“Matthew Project” Set for Launch; Epi-Pens in all Springfield Schools?
“Matthew Project” Set for Launch; Epi-Pens in all Springfield Schools?

A new program to help Springfield’s homeless student population is set to begin this month.

The Springfield school board signed off on a plan to let the district pay transportation costs for the once-per-week “Matthew Project.”

“I’m just elated because this is the only after school mentoring and tutoring program I know of that’s exclusively, and it was Mrs. (Ann) Libri’s vision to serve homeless children,” says District 186 Homeless Liason Darla Haley.

The Matthew Project takes homeless students from school to a privately owned building on south 8th street on Thursdays and provides healthy snacks, tutoring and life skill lessons. It’s privately funded, with its tenets based on the Book of Matthew.

“When Jesus is talking to his Disciples and he says ‘when I was hungry you fed me, when I was naked you gave me clothing, and when I was alone you welcomed me in,’ and really that’s the essence of the Matthew Project,” said Ann Libri who, together with her husband Tony Libri, helped purchase the building on 8th Street with private funds. “They said ‘well, we don’t remember that, when did we do that?’ ‘Well,’ He said, ‘When you do it for the least of these you do it for me.’ And so, in the world’s eyes, these children are the least of these.”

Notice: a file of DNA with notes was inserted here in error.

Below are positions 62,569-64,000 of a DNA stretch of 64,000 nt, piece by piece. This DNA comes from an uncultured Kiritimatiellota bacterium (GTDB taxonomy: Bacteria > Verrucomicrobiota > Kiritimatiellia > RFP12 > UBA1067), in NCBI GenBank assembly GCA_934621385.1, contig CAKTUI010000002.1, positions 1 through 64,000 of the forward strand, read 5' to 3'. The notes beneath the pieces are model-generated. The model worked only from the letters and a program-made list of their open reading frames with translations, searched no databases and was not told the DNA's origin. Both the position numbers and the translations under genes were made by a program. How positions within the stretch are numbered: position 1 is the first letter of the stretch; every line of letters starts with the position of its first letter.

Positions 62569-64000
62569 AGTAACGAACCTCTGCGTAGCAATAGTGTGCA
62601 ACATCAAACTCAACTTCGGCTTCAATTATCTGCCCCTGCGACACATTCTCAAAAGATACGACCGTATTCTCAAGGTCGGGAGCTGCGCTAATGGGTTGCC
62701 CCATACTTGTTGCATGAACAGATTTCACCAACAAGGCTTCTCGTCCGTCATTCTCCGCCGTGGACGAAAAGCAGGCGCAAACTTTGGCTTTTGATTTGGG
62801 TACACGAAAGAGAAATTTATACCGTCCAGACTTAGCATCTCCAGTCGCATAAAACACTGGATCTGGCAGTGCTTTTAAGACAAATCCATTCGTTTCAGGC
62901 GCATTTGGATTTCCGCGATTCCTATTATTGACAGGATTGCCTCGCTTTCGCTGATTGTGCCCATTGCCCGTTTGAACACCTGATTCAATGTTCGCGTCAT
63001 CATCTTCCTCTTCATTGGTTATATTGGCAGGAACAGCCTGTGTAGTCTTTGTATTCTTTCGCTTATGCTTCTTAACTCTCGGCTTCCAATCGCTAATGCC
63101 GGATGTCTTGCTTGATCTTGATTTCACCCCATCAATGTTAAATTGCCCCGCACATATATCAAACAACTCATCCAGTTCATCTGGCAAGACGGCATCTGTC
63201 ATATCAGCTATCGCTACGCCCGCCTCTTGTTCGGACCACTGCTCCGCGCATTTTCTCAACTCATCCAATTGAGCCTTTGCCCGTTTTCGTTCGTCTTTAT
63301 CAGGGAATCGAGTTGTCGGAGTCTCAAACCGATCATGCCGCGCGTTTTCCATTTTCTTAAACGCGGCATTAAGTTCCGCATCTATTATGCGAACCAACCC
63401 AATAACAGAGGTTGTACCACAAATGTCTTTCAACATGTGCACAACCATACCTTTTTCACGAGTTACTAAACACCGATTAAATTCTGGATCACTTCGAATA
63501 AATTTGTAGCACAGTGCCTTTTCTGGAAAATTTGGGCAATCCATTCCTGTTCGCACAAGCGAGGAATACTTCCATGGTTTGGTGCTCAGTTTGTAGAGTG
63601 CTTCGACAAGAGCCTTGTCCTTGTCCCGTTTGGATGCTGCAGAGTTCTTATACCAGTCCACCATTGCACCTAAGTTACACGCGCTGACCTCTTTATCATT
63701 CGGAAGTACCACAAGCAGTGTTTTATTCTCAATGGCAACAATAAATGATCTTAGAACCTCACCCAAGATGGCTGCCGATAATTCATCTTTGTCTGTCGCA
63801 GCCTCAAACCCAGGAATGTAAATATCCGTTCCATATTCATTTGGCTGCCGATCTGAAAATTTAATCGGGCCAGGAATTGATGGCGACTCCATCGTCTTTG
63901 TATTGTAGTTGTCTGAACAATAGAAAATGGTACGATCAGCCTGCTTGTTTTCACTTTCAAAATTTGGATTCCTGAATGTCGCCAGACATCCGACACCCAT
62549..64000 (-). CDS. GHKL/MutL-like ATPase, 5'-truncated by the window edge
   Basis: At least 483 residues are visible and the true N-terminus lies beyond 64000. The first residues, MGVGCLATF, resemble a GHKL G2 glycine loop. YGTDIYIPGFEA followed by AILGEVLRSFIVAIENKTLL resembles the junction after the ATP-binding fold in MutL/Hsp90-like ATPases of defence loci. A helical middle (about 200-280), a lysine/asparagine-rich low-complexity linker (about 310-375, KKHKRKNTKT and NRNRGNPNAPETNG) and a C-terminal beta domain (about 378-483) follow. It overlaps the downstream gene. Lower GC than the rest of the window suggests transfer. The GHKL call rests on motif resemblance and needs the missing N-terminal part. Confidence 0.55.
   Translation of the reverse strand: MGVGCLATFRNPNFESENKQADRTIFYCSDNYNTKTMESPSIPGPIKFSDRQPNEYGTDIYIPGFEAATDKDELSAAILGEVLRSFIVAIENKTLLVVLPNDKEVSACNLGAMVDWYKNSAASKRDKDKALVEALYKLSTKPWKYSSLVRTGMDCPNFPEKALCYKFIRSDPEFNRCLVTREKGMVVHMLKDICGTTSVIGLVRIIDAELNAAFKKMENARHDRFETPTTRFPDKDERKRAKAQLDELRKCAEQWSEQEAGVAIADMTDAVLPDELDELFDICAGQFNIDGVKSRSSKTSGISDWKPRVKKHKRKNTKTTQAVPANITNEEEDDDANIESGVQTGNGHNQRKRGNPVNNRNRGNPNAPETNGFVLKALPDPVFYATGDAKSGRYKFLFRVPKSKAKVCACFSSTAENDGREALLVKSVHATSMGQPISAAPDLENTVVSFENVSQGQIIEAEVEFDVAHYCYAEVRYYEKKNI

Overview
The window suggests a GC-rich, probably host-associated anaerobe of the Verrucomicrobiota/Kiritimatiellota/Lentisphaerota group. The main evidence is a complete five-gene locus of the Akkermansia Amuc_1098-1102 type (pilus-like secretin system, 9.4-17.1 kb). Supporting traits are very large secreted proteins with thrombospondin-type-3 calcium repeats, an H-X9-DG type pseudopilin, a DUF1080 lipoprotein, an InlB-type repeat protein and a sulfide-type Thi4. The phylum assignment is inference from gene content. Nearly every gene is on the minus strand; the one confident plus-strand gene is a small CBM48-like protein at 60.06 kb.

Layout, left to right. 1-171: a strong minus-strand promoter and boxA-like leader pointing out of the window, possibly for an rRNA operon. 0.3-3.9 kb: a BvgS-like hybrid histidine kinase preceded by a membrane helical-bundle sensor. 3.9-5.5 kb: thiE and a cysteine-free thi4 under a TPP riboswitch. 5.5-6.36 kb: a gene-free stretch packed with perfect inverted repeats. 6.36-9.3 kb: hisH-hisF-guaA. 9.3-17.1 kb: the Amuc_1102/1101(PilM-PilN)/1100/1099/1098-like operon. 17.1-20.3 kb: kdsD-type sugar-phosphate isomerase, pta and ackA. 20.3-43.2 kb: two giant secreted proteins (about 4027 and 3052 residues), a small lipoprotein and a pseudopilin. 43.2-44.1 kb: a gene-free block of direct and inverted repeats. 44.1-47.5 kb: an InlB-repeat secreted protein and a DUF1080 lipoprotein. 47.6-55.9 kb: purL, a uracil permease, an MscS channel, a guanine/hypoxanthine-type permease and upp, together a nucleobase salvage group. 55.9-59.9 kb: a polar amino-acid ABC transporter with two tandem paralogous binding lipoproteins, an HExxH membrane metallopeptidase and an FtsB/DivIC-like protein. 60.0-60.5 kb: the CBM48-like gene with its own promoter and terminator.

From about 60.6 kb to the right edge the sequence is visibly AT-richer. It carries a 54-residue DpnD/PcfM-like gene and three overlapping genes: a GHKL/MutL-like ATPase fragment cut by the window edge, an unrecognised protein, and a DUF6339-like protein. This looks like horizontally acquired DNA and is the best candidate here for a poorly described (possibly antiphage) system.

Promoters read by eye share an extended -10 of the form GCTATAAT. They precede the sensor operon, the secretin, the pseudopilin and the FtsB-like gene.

The program will operate for the first time next Thursday.

Epi-Pens in All Schools?

The Springfield School Board wants to ensure students don’t suffer life threatening allergic reactions while at school.

The board wants to stock all schools with at least two epinepherine, or “epi”, pens in each school. It first approved the measure last year with passage of a new state law, but it’s moving toward implementation this year. Board member Scott MacFarland cautions the school-stocked epi-pens should be used only in an emergency.

“We still want to make sure students have a prescription carry their own, this is not the first line of defense” says MacFarland. “But for students who may go into shock and we don’t know they have an issue, we have that ready for them so we can protect them.”

The board’s measure was tweaked slightly so the epi-pens will be kept in a secure, but unlocked location. Not all District 186 schools have registered nurses on staff. The board will have to approve it on final passage in two weeks.